Monday, October 05, 2009

Street-Level Campaigning

It may seem strange to most except Daniel Hannan that there is a huge debate raging in the US about free health care. The anti campaign is talking about this as if it will bring on the end of civilisation, it is talked of as a threat to civil liberty. Obama is of course leading the campaign for free health care and it is an uphill struggle all the way. The communication strategy, as would be expected, is multi-layered including appearances on every primetime television channel (except Fox of course). But the most interesting is conducted beneath the media radar and is at the ground level. The communication is from members of his movement, or so we are told, people like Nicola Aro. The email via the community begins with the campaign message "I was lucky enough to be one of the thousands of people who heard President Obama speak about health reform recently at the University of Maryland. As he told the fired up crowd, "Change starts with people -- especially young people -- who are determined to take this nation's destiny into their own hands.""; it then moves on to ask for volunteers to support the campaign and lobby their representative. The Campus Phone Booth idea is about people calling other people and getting them to do the lobbying for them.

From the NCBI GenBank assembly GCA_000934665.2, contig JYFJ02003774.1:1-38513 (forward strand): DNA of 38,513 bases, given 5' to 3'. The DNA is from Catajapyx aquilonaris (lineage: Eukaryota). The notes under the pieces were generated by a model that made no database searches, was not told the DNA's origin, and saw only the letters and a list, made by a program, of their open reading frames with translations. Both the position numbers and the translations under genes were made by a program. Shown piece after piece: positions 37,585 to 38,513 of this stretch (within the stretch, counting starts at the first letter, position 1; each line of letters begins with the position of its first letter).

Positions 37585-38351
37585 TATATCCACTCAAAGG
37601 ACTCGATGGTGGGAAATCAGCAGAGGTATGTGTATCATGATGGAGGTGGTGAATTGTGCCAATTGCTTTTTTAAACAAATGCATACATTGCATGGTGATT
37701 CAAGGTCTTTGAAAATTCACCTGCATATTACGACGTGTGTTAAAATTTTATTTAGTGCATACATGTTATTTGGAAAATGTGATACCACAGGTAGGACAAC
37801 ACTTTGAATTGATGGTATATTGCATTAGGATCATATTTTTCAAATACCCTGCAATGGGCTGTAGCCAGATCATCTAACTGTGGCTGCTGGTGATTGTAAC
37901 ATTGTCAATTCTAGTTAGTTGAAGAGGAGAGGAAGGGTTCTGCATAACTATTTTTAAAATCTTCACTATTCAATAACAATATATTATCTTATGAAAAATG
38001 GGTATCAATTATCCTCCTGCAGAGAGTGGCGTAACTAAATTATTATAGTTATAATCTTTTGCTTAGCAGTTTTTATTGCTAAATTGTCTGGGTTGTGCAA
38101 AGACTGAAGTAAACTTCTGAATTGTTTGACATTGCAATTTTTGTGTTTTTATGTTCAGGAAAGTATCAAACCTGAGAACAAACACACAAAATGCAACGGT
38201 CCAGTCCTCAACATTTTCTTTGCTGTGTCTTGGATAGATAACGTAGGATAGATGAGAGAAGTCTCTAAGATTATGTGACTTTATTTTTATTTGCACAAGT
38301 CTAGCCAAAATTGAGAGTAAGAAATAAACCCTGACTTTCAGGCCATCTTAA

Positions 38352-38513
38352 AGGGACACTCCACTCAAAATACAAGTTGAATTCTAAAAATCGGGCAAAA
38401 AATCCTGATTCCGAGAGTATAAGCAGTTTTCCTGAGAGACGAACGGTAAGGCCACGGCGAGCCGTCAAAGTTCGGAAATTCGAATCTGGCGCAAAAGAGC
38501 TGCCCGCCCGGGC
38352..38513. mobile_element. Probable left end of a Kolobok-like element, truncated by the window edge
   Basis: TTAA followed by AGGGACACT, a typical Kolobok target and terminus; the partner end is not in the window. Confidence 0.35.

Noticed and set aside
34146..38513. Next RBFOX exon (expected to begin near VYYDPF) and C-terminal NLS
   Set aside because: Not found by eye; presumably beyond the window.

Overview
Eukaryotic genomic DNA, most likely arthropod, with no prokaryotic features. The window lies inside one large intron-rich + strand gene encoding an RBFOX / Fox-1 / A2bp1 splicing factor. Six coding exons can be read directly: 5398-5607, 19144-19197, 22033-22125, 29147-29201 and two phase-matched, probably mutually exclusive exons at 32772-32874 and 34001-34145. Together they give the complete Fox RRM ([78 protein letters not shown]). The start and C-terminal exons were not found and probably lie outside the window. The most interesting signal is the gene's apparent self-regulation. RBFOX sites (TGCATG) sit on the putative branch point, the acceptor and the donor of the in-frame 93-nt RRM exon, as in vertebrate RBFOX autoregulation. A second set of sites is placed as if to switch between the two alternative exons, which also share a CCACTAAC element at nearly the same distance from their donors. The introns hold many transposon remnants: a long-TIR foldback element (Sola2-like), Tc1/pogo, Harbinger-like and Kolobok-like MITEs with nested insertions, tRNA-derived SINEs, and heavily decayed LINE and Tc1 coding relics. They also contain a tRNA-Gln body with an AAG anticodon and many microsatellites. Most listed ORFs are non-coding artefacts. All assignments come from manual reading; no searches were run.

Basically it is an attempt to maintain the power of the movement that supported Obama's campaign for the Presidency. More importantly it is about citizen advocacy, people convincing their peers to get involved and back the President's initiative. It is an attempt to counter the public debate that centres on the negatives. It could be a highly persuasive tool if enough students and young people can be mobilised to run a booth and second can then mobilise others to lobby Senators. It is risky, but if it can tap into support for the initiative, and those being asked to give their time believe that they can make a difference by doing so, it could be a highly successful way of putting pressure on Senate.

No comments: